In $2.00 A Day, authors Kathryn Edin and H. Luke Shaefer write about adverse childhood experiences (ACEs) and how they can contribute to and create a reinforcing cycle with poverty and homeless. Citing a study from the late 1990s the authors write, “When … researchers surveyed more than 17,000 people from San Diego – most of whom were middle-class and had gone to college – they found alarmingly high rates of ACE exposure. Sixty-four percent reported at least one adverse childhood experience; more than a third had experienced two or more such events.”
This finding is alarming, and one that I would expect to have either remained constant since the late 1990s or increased. People across the United States, the research suggests, are living with past traumas that they may or may not have fully worked through and processed. The majority of people in the United States have suffered at least one ACE (if you extrapolate to the whole population), and over a third had experienced more than traumatic event as a child. Edin and Shaefer go on to write, “exposure to jut one ACE seems to negatively affect a child’s life chances, but what about the effect of multiple and repeated occurrences? The ACE researchers reported that ACEs were not only unexpectedly common, but their effects were found to be cumulative.”
ACEs negatively impact an individuals life as they grow older. This can be seen in individuals who have trouble managing daily stress, have trouble forming trusting relationships, or in those who develop dangerous addictions. All of these negative consequences can impact the economic, social, physical wellbeing of the individual, and can have impacts of the lives of their family, friends, and communities. As the number of ACEs in an individual’s life increases, the consequences also seem to increase, creating deeper problems.  An individual with relationship and financial problems could find themselves in an insecure living arrangement, and if they have children, that could increase the ACE risk for that child, potentially recreating the cycle.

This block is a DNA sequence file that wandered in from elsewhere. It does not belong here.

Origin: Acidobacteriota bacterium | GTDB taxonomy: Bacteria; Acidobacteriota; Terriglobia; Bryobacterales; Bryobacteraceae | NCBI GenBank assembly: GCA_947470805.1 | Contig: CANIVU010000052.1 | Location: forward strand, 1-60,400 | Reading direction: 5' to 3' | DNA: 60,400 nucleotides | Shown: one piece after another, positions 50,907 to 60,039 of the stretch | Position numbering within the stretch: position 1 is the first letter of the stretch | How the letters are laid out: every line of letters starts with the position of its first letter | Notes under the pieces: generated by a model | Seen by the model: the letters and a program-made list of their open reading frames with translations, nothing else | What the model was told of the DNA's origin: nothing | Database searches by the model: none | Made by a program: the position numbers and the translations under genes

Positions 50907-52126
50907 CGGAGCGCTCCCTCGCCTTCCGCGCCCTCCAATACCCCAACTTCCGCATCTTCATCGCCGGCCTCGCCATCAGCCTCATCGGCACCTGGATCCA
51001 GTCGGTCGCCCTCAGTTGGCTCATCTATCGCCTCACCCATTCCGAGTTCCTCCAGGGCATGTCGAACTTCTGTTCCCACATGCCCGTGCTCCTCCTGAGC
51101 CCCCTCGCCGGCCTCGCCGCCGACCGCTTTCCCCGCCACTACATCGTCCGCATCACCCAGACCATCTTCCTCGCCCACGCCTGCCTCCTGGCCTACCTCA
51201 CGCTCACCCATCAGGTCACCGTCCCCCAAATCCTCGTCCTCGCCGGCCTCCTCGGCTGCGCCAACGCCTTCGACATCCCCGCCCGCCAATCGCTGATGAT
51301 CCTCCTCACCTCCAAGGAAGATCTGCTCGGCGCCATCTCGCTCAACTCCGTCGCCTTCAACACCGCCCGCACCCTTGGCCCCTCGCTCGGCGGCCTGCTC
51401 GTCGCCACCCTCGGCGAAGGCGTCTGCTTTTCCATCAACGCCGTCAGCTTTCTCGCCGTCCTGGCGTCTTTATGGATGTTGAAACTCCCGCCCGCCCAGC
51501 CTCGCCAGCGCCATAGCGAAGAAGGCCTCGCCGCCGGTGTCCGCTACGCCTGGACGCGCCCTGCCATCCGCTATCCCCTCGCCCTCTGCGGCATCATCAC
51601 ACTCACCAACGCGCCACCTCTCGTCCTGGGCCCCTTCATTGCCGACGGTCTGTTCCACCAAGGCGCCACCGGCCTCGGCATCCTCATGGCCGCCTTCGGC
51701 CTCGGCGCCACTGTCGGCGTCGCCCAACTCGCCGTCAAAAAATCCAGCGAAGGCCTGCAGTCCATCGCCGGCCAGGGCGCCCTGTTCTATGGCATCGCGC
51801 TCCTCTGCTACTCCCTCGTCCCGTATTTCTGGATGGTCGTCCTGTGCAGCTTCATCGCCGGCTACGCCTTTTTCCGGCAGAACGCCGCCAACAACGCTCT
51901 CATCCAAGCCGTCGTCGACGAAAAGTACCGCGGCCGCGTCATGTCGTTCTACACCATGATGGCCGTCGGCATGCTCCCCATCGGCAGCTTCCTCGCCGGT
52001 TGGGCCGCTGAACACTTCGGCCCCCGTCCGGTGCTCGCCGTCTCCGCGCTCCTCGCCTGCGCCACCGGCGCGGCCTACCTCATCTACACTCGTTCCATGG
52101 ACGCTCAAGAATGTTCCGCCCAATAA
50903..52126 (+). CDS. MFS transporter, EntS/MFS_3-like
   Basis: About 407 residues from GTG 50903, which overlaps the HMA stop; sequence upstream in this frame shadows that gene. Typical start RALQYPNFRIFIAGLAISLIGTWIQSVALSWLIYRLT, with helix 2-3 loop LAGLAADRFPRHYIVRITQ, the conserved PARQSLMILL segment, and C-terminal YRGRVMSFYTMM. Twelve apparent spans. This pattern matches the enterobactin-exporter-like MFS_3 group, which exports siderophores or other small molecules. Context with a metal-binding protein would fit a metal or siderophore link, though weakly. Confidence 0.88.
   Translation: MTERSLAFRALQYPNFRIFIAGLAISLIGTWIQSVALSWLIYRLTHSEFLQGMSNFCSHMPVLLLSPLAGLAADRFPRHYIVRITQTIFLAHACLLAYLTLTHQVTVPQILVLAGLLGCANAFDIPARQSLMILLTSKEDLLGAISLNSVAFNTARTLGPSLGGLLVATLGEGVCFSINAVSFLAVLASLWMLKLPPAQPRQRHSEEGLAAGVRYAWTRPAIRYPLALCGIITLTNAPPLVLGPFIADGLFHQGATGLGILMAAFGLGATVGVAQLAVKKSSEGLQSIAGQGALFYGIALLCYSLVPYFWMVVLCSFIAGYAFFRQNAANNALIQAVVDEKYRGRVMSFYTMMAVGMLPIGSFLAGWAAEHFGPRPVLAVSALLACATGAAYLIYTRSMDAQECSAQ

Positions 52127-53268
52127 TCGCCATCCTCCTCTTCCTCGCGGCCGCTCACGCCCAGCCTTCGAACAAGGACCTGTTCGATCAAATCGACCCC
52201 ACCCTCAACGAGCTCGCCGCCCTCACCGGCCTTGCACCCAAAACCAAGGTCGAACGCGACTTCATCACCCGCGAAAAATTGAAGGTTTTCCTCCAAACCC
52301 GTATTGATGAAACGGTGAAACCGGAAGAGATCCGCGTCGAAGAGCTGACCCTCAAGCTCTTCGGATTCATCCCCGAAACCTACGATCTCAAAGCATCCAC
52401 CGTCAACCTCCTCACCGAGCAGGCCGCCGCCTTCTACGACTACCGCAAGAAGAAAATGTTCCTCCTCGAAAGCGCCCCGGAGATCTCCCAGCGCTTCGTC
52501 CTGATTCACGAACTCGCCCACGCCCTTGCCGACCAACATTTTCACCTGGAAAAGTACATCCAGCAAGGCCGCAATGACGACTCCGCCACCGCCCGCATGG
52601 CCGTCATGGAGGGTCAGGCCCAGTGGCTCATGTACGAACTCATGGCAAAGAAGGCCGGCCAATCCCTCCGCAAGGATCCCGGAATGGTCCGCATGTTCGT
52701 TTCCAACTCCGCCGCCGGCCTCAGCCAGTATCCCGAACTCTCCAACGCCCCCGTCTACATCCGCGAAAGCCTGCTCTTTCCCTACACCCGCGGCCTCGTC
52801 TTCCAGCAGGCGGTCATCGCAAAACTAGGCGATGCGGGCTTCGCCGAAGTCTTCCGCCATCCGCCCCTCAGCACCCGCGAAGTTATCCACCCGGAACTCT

It is important that we as a society recognize the seriousness of ACEs. Children can hardly be blamed for the situations they find themselves in, but these situations can have life-long impacts on their behaviors, psychologies, and life outcomes for which we may blame them as adults. Failing to truly address ACEs and improve the lives of children by reducing the numbers of ACEs that any child may face, means that we will be living in the ongoing cycle of ACEs leading to worse life outcomes, increasing the chances of more ACEs for children in the future, leading to still more negative life outcomes in an ACE doom loop. Its clear that we cannot put the responsibility on individuals who have faced multiple ACEs to right their lives and stop this cycle on their own. It will take compassion, concern, and effort from those who were lucky enough to grow up without debilitating ACEs to make a difference.
The Remembering Self

More on the Remembering Self

Daniel Kahneman in Thinking Fast and Slow describes the remembering self as a tyrant, ruling what we do in the present moment by controlling our thoughts of the past. My last few posts have focused on how poorly we remember events from our past, and how we can be thought of as having an experiencing self and a remembering self. The experiencing self, the one that actually has to wake-up and get out of bed to face the day, is the one that actually lives our life. The remembering self only reflects back on what we have done. It doesn’t remember how awful writing all those school assignments was, it doesn’t remember how tired we were going to the gym for the fourth day in a row, and it doesn’t remember how pleasant it was to just relax for a whole day in front of the TV. Its memory is faulty, plagued by errors and biases in thinking, giving it a false sent of past experiences.